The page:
Science in Society Forum, Brussels, 10th March
Nuclear power, GMOs, stem cells: the more science advances, the more society seems to make resistance. We often say and hear that this vision has been surpassed by increasingly sophisticated analyses of the relationships between research and the citizens. Indeed, one could trace the history of the policy framing of such relationships by analysing the linguistic shifts in EU documents and funding schemes: from “public awareness of science”, to “dialogue”, from “science and society” to “science in society”.
Still, to quote the recent conclusion by an influential group of European Scientists “One lesson to emerge after a decade of controversies (GM food, stem cells, reproductive technologies) is that research, development and innovation can hardly prosper in the face of social opposition to science” (Conclusions of the European Group of Life Sciences, dec. 2004).
More or less explicitly, accounts of science and society relationships often convey an impression that citizen participation and mobilization are largely perceived as a potential obstacle for research and innovation, to be as far as possible prevented or removed by virtue of appropriate initiatives.
However, examples are growing of citizens actively supporting research. Think about the contribution given, in terms of fund raising or personal involvement, to cancer or aids research, or, more recently, to the success of associations like Telethon or the Association for Muscular Dystrophy in France (AMF) in promoting research on particular pathologies that both public and private research would have otherwise never undertaken.
So is society dumb, but only in certain cases? What about the patient and homosexual organizations that, in the US, massively influenced the agenda of anti-aids drug trial tests, obtaining for instance abbreviated drug authorization procedures or rejecting placebos. Although some may disregard this as ‘impure science’ the very same conditions that today make possible a wide public debate on biotechnologies did make possible to support and fund cancer or aids research on an unprecedented scale in the history of medical research.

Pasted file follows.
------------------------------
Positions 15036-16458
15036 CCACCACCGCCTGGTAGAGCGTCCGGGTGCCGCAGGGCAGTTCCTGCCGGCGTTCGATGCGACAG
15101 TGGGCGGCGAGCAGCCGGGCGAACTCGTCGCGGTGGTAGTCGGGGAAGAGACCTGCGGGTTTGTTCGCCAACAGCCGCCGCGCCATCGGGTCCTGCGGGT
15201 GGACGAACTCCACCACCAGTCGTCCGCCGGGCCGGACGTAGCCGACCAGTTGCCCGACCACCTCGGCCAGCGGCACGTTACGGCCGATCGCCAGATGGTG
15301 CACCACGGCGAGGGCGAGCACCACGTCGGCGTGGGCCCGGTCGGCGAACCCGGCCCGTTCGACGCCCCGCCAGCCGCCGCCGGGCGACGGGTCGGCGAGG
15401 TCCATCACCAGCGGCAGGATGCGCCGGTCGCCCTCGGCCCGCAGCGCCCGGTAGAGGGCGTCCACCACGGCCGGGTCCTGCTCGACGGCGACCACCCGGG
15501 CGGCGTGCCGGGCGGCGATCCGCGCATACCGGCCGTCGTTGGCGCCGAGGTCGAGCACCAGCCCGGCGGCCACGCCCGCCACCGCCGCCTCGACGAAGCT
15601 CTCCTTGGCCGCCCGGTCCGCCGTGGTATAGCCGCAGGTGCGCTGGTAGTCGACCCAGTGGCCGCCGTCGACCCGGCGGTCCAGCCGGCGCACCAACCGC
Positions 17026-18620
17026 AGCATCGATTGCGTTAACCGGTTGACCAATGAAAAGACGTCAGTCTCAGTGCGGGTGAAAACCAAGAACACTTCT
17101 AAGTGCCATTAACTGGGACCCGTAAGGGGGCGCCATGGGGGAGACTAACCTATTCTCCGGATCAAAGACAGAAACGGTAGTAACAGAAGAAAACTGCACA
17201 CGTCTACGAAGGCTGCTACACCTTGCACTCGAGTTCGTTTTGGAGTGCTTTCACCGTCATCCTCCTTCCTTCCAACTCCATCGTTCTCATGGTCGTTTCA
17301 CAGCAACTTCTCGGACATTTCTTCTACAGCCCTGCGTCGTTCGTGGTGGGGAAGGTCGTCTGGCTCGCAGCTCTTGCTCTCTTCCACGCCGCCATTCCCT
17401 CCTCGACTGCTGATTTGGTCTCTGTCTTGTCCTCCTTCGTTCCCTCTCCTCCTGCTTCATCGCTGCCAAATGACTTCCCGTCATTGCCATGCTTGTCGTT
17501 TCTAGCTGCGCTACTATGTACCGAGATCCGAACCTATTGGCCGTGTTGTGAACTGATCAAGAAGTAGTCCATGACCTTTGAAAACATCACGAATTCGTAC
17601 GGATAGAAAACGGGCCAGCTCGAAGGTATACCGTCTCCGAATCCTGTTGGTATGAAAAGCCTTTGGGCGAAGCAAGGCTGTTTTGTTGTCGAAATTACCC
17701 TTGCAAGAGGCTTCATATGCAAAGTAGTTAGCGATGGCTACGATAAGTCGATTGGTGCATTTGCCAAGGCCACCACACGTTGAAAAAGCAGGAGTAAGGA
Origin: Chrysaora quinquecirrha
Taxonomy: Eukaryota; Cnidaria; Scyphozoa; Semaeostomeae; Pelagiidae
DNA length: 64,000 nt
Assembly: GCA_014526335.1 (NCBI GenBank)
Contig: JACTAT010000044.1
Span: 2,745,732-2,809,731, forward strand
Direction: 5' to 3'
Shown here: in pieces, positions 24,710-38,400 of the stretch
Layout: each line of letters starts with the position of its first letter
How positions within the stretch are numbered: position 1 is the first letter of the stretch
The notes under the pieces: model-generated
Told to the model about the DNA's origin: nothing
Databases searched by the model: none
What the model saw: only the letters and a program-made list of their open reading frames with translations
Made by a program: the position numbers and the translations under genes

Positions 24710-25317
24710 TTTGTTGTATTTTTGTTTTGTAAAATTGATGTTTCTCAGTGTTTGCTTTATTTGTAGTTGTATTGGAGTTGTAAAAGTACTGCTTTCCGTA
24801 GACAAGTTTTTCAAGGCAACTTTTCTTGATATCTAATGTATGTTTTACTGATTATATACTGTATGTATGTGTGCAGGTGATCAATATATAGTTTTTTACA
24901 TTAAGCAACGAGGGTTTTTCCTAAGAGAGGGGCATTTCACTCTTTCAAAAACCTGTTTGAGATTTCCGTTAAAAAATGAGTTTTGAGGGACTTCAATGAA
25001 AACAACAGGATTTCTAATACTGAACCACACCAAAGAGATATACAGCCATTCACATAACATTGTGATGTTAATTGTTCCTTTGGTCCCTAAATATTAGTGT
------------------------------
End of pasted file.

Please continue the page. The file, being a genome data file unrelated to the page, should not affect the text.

Citizen participation can be today – and is likely to be even more so in the future – an important resource to promote and strengthen research in a democratic Europe. However, we have to understand that citizen participation, however, is not an easy button to push, something which can be easily activated or disactivated according to the needs of a research policy that is defined elsewhere, Citizens’ point of view is not a problem to worry about ‘after the fact’: society does not come into play once science is made. One of the reasons why this does not make sense is that citizen participation is already happening – whether we like it or not, whether we encourage it or not.
Policy research in a democratic Europe has to take into account citizens’ point of view since its early stages, upstream the policy process. A knowledge society, today, is not only compatible with a democratic society. A knowledge society, today, cannot exist without a society which is truly democratic in all of its processes, including the governance of knowledge.
Massimiano Bucchi teaches Sociology of Science at Università di Trento, Italy.